Who’s the best teacher in Montgomery County? A freshman English teacher at Northwest High School might be a contender.
Christie Ground, 30, of North Potomac, was among three finalists for Teacher of the Year, an honor bestowed by the Marian Greenblatt Education Fund, in collaboration with Montgomery County Business Roundtable for Education and Montgomery County Public Schools System.
The other nominees were Judith Chinn, an environmental science and chemistry teacher at Clarksburg High School; and Heydi Dupre, a Spanish teacher at John T. Baker Middle School.
The winner will be announced at a gala at MedImmune’s Gaithersburg headquarters on Wednesday. The local winner will be in the running for the national Teacher of the Year award — an honor earned by Montgomery County teacher Kim Oliver in 2005.
Ground has been teaching for eight years. Patch caught up with Ground ahead of her signature honors English class, which was wrapping up a unit on “Romeo & Juliet.”
Q&A with Christie Ground, Teacher of the Year nominee
Patch: What made you fall in love with the profession?
Ground: Each day is different. Each day, you have an opportunity to do something amazing. That aha moment on kids' faces that you were able to bring out of them.
Patch: Once you got into it, how did you tap into that and not just make getting to that “aha” a random blip?
Ground: I think that as a teacher you have to realize that you're going to have in each class 30 different students with 30 different learning styles. So one of the things that you have to be able to do is adapt and you have to be able to adapt what you're trying to teach to 30 different people. It's ever changing. Nothing is constant. Though maybe we've had the same curriculum for let's say 10 years, every year is different. You change every year to meet the needs of each student.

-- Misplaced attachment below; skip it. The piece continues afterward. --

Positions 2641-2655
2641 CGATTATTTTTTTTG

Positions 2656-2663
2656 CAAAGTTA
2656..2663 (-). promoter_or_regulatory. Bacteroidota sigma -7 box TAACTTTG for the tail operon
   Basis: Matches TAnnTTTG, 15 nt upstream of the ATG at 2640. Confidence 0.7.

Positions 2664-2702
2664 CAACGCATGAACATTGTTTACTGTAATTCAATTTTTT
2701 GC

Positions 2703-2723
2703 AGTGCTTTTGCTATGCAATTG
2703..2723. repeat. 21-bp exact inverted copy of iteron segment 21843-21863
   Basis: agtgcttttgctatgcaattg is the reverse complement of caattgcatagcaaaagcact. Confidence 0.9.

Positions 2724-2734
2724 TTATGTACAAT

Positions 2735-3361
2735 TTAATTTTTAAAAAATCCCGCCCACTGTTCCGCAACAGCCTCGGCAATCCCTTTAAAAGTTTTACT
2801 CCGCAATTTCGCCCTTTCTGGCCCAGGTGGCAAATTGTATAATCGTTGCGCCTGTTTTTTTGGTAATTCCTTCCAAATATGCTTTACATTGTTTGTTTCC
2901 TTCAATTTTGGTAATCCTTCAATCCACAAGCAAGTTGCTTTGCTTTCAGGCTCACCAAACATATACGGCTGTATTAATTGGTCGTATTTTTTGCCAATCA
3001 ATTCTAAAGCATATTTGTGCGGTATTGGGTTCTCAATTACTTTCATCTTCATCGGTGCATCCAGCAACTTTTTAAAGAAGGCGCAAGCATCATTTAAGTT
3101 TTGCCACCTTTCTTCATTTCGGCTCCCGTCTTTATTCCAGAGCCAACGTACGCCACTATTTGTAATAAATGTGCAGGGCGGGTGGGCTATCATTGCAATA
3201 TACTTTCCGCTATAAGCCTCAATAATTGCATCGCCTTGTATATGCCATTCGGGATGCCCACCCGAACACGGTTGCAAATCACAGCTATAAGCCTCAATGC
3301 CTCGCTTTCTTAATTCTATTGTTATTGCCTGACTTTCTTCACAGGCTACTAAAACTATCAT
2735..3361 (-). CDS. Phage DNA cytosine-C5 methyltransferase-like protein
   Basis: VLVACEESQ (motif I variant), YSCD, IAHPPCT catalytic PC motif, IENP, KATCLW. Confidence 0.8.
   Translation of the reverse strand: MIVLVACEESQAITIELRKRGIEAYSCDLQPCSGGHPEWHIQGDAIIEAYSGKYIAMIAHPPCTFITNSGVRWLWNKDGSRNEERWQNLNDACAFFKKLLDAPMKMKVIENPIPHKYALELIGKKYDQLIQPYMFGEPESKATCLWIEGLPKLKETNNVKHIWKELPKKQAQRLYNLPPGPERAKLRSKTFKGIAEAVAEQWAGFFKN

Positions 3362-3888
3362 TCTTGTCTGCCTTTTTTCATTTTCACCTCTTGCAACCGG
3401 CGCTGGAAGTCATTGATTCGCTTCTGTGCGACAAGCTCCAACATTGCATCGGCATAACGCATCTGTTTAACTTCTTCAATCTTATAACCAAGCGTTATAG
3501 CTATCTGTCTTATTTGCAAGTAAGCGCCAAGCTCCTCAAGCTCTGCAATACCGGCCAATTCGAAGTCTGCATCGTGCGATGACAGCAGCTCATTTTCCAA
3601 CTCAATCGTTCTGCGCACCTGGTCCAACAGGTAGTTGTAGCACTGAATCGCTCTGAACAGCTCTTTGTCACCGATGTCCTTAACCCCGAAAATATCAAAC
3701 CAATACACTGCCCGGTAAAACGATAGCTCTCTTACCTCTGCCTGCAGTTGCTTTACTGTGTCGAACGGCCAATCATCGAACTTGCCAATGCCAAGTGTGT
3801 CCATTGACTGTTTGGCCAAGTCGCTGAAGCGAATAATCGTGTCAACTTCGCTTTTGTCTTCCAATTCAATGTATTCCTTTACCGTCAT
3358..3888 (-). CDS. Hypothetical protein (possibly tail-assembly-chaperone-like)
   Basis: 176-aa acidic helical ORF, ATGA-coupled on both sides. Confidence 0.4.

Patch: What sorts of things do you introduce to your freshmen?
Ground: We start out teaching them research. We research the 1930s; we allow them to choose a topic from that relates to the books that we teach — "Of Mice and Men" and "To Kill a Mocking Bird." We teach them the research process. We teach them to analyze, and critically think about what they're reading.
Patch: To shift gears a bit, how is it that you ended up in the running for this award and what was your reaction when you found out that you were?
Ground: My Principal, Lance (Dempsey). ... She told me she was getting emails from parents. She was hearing really great things. Of course I was completely grateful, I did not think anything was going to come of that. So, when she found out I was chosen, one of the three, I was floored. It sounds silly, but I didn't know why. In our school alone, we've got a million teachers who could have gotten an award.
Patch: Aside from the material you set out to teach, the basic concepts of English, what mark would you like to leave on your students as their teacher?
Ground: Everything in English is so subjective. I always try to tell them that they need to be good lawyers. And that nothing is really wrong in terms of how they're writing or how they're thinking. It can't really be wrong because it's their thought. But it's how they're able to convey the message. If they can convey what they're trying to say, they've got it. It's all about formatting it so that somebody else can understand the thought. Then you're right. You can't be wrong.